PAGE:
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  • Arnold Kling has Pushback against race-mindedness. He excerpts a couple WSJ columns, but I like his subsequent insight:

    I find it striking to contemplate how much easier race relations seem to be in the blue-collar sectors of America. There certainly was a time when many whites did not want to work next to blacks in factories, retail stores, or construction sites. But today racially-mixed work forces seem to operate in those industries with little apparent discord.

    Instead, the need for diversity and inclusion programs seems to be concentrated in academia, with some spillover into journalism and other fields that attract recent graduates in humanities and social sciences. Fifty years ago, one would not have predicted that academia would be the industry where race relations would require the most attention.

    Academia is probably the place where claiming to be a member of an offical oppressed victim class will provide one with the most benefit. Right, Liz?

  • Speaking of Liz, and also Kamala, Paul Mirengoff of Power Line comments: Kamala Harris and Elizabeth Warren lie about the Michael Brown case. The details are well known, but I'm in agreement with Paul's conclusion:

    One last point. It’s one thing to make false statements about, say, taxes or crowd size. It’s another falsely to accuse someone of murder and to use the false accusation to peddle the notion that policing in America systematically puts innocent black lives in jeopardy.

    Such a claim is divisive and incendiary — far more so than anything President Trump has said about race.

    Harris has stated that “we need a president who doesn’t fan the flames of race and division.” But with her false claim about the Brown shooting — a claim so at odds with the facts that the Washington Post awarded it four Pinocchios — Harris is doing just that. So is Warren.

    One of these two candidates may be our next president. Neither should relish having to govern in a racial environment as toxic as the one they are promoting through false statements like the one about Michael Brown’s case. Americans should fear being governed in that environment.

    I must not fear. Fear is the mind-killer. Fear is the little-death that brings total obliteration. I will face my fear. I will permit it to pass over me and through me. And when it has gone past I will turn the inner eye to see its path. Where the fear has gone there will be nothing. Only I will remain.”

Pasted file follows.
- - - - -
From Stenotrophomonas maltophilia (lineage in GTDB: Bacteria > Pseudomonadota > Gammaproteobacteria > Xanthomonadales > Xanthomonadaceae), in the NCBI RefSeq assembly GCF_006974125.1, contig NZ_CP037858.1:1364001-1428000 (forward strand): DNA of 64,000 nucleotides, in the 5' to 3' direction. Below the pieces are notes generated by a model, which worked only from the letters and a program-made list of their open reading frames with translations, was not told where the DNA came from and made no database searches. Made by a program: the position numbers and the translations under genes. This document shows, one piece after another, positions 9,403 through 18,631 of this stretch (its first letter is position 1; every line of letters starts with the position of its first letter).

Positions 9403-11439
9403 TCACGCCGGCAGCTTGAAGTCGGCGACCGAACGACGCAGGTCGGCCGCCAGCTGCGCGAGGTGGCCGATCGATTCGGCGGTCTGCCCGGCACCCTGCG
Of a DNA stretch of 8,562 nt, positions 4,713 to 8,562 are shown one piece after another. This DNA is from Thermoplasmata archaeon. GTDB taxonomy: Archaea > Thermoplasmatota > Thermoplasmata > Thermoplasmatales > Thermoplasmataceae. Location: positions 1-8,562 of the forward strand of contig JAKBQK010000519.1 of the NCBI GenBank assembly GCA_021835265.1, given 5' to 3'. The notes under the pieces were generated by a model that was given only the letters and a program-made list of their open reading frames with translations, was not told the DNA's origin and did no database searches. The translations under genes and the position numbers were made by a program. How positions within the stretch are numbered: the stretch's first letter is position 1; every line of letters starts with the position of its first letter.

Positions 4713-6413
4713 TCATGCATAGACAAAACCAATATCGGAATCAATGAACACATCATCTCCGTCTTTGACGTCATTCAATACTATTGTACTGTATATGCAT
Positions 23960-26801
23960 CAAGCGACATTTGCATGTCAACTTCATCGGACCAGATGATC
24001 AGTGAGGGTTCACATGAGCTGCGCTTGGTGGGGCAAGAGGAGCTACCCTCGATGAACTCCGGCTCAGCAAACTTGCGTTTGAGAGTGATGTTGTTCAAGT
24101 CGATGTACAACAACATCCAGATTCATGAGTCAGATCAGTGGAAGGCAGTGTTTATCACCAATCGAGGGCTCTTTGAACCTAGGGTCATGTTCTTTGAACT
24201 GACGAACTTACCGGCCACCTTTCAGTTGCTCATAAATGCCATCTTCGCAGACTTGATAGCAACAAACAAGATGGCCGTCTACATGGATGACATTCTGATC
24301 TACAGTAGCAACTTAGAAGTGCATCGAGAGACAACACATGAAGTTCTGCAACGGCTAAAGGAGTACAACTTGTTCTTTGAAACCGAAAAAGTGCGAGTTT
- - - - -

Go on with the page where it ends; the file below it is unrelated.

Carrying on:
• So the leader in the funniest-name category, John Hickenlooper, dropped out of the presidential race last week. It's up to you now, Mayor Buttigieg! Could I maybe ask for a Buttigieg/Hickenlooper ticket?

    Sigh. All right, enough with the third-grade giggles. I apologize.

    At the Federalist, Tristan Justice (whoa, cool name!) waves bye-bye:

    Former Colorado governor John Hickenlooper officially ended his presidential campaign Thursday, possibly pivoting to a run for U.S. Senate against one of the nation’s most vulnerable Republican incumbents, Sen. Cory Gardner (R-Colo.).

    That's the first paragraph. Tristan saves the punchline for the last paragraph:

    Hickenlooper said earlier this year he is not “cut out to be a senator.”

    Senator Gardner, there's your TV ad for next fall right there, if you want to use it.

  • Don Boudreaux opens our eyes to an everyday minor miracle: I, Asparagus.

    This morning in the Whole Foods Market at Fair Lakes (in northern Virginia) I noticed that asparagus are selling for $3.99 per pound – asparagus grown in Peru!

    What a spectacular world! A production or nonsupervisory worker in the United States today who is paid the average wage for such workers must spend a mere 17 percent of one-hour’s wage to purchase a pound of fresh asparagus grown on another continent.

    Further observation: that's at upscale Whole Foods. So that $3.99 almost certainly is after a hefty markup.

    Even further observation: I don't much care for asparagus, but the market provides it nonetheless.

  • As a good baby boomer, I'm getting inundated with 50-years reunions, anniversaries, reminisces, etc. For example, 'twas 50 years ago that the Beatles came out with the only album of theirs I currently listen to, "Abbey Road". Mark Steyn concentrates on George Harrison's song, "Something." And I guarantee that you'll learn "something" you didn't know about it. (See what I did there?)

    The tune was so good that Harrison initially assumed it must be something he'd heard before, somewhere or other, and put it aside. (He would have been better advised to do that a few years later with "My Sweet Lord", which was to prove a rather expensive mistake.) He wrote it on a piano at the Abbey Road studios while Paul McCartney was in the adjoining studio laying down overdubs for the White Album, so there was a lot of music around the building and one can understand his momentary fear that "Something" might have been something else. It took him a few months to accept the melody was actually his, and a few more to work out the middle-eight in contrasting key. Although not exactly conventional in one important respect, it was an AABA song, with what Harrison's biographer Simon Leng calls "harmonic interest" throughout "almost every line".

    Mark drops approximately 149 names of other musicians throughout the essay. I don't know how he has all this insight/data/gossip on hand, but there you go.

Last Modified 2024-01-24 5:49 AM EDT